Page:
The Bill deals with the Tote's exclusive licence on pool betting, which will eventually become non-exclusive. We have already been given a commitment that there will be a seven-year licence, which has been agreed with the industry, and a new regulatory structure will be set up under the supervision of the gaming board. Like the hon. Member for Bath, I have reservations about whether that seven-year period is long enough, but I congratulate the ministerial team on securing that agreement.

As for the successor body, it must have the ability to provide low-interest loans for future race course improvement, as was said in an intervention by my hon. Friend the Member for City of York (Hugh Bayley). A lot of race courses have benefited from low-interest loans, particularly those that they have received from the levy board. My own race course at Doncaster holds

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the oldest classic in the world, the St. Leger, which has been held since 1776. It wants to redevelop the course so that its facilities are comparable with those at York and Ascot, and has put together a development package totalling £55 million. If the loan scheme fell by the wayside, race courses, particularly the small ones, would experience problems finding alternative ways of financing redevelopment. I hope that the Minister will take on board the need to extend the scheme and continue to offer loans through the new racing trust.

The League Against Cruel Sports has two concerns that are directly relevant to the abolition of the levy—equine welfare and the future of the racehorses that retire every year from racing. I am glad that, in his introductory remarks, my right hon. Friend the Minister gave a commitment that the funding of vet attendance at tracks will be enshrined in the new arrangements, and the Bill indeed makes provision for that. The League Against Cruel Sports estimates that there are some 4,000 former racehorses. The racing industry has a proud record of dealing successfully with such horses, but according to the league, there are roughly 300 former racehorses for which new homes need to be found. It is important that when the new racing trust assumes responsibility, it ensures that funding is provided to deal with the welfare of former racehorses. I hope that the Minister can make some pronouncement on that in his winding-up remarks.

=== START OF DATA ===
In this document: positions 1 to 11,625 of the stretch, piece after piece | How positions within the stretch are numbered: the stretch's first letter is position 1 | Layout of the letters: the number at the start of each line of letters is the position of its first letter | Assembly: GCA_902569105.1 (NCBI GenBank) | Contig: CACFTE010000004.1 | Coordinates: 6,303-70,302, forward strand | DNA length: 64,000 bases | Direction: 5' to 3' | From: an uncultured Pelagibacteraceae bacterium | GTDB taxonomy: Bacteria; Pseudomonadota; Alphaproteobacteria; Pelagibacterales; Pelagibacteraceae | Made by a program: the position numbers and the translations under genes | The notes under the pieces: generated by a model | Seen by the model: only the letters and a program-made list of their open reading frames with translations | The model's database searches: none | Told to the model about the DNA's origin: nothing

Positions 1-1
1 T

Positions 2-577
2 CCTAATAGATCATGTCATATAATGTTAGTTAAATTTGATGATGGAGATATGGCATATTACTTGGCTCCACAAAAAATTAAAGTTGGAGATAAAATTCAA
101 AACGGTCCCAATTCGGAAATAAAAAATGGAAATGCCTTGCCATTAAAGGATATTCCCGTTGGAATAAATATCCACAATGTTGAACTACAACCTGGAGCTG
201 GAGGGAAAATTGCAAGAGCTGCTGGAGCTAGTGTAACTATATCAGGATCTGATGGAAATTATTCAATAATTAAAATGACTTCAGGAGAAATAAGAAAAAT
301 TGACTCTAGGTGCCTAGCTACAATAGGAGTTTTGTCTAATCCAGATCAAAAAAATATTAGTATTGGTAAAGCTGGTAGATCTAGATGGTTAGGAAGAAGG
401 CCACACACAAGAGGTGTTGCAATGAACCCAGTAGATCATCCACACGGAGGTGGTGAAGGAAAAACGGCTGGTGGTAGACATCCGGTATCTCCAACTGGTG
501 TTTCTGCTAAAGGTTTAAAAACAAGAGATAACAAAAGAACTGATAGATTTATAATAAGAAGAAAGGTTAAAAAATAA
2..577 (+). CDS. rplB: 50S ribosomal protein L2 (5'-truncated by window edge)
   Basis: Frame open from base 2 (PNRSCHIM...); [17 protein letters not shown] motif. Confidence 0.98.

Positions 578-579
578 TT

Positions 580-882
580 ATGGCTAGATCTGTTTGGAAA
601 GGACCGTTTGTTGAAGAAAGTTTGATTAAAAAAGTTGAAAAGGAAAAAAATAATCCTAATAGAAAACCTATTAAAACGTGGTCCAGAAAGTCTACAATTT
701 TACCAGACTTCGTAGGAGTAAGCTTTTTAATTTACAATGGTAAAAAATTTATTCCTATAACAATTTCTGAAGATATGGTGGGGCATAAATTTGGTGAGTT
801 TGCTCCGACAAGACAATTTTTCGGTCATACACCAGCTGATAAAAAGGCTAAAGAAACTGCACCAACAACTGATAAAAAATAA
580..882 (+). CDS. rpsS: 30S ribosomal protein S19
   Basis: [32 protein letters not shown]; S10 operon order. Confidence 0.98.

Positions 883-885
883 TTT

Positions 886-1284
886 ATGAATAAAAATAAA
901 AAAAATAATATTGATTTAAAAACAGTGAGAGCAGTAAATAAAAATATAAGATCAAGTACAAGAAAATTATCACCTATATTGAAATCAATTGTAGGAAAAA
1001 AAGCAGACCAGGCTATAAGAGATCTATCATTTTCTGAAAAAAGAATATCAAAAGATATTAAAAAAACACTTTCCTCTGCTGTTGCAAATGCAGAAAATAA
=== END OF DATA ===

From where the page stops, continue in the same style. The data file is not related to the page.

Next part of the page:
I hope that the measure has support in all parts of the House. It is not a party political matter. It is important to the future success of the industry, which, as my right hon. Friend the Member for Livingston pointed out, is one of the biggest industries in the country. It is also important for the future of the country.

3.51 pm

Mr. John Greenway (Ryedale) (Con): I declare a long-standing love affair with the Tote, which began in 1991 when, as one of the co-authors of the Home Affairs Committee report which recommended the very action that we are putting through today, I hoped that one day we would have a debate when those measures came before the House. Indeed, as the hon. Member for Barnsley, East and Mexborough (Jeff Ennis) said, it has been argued long and hard many times that we should have the Bill.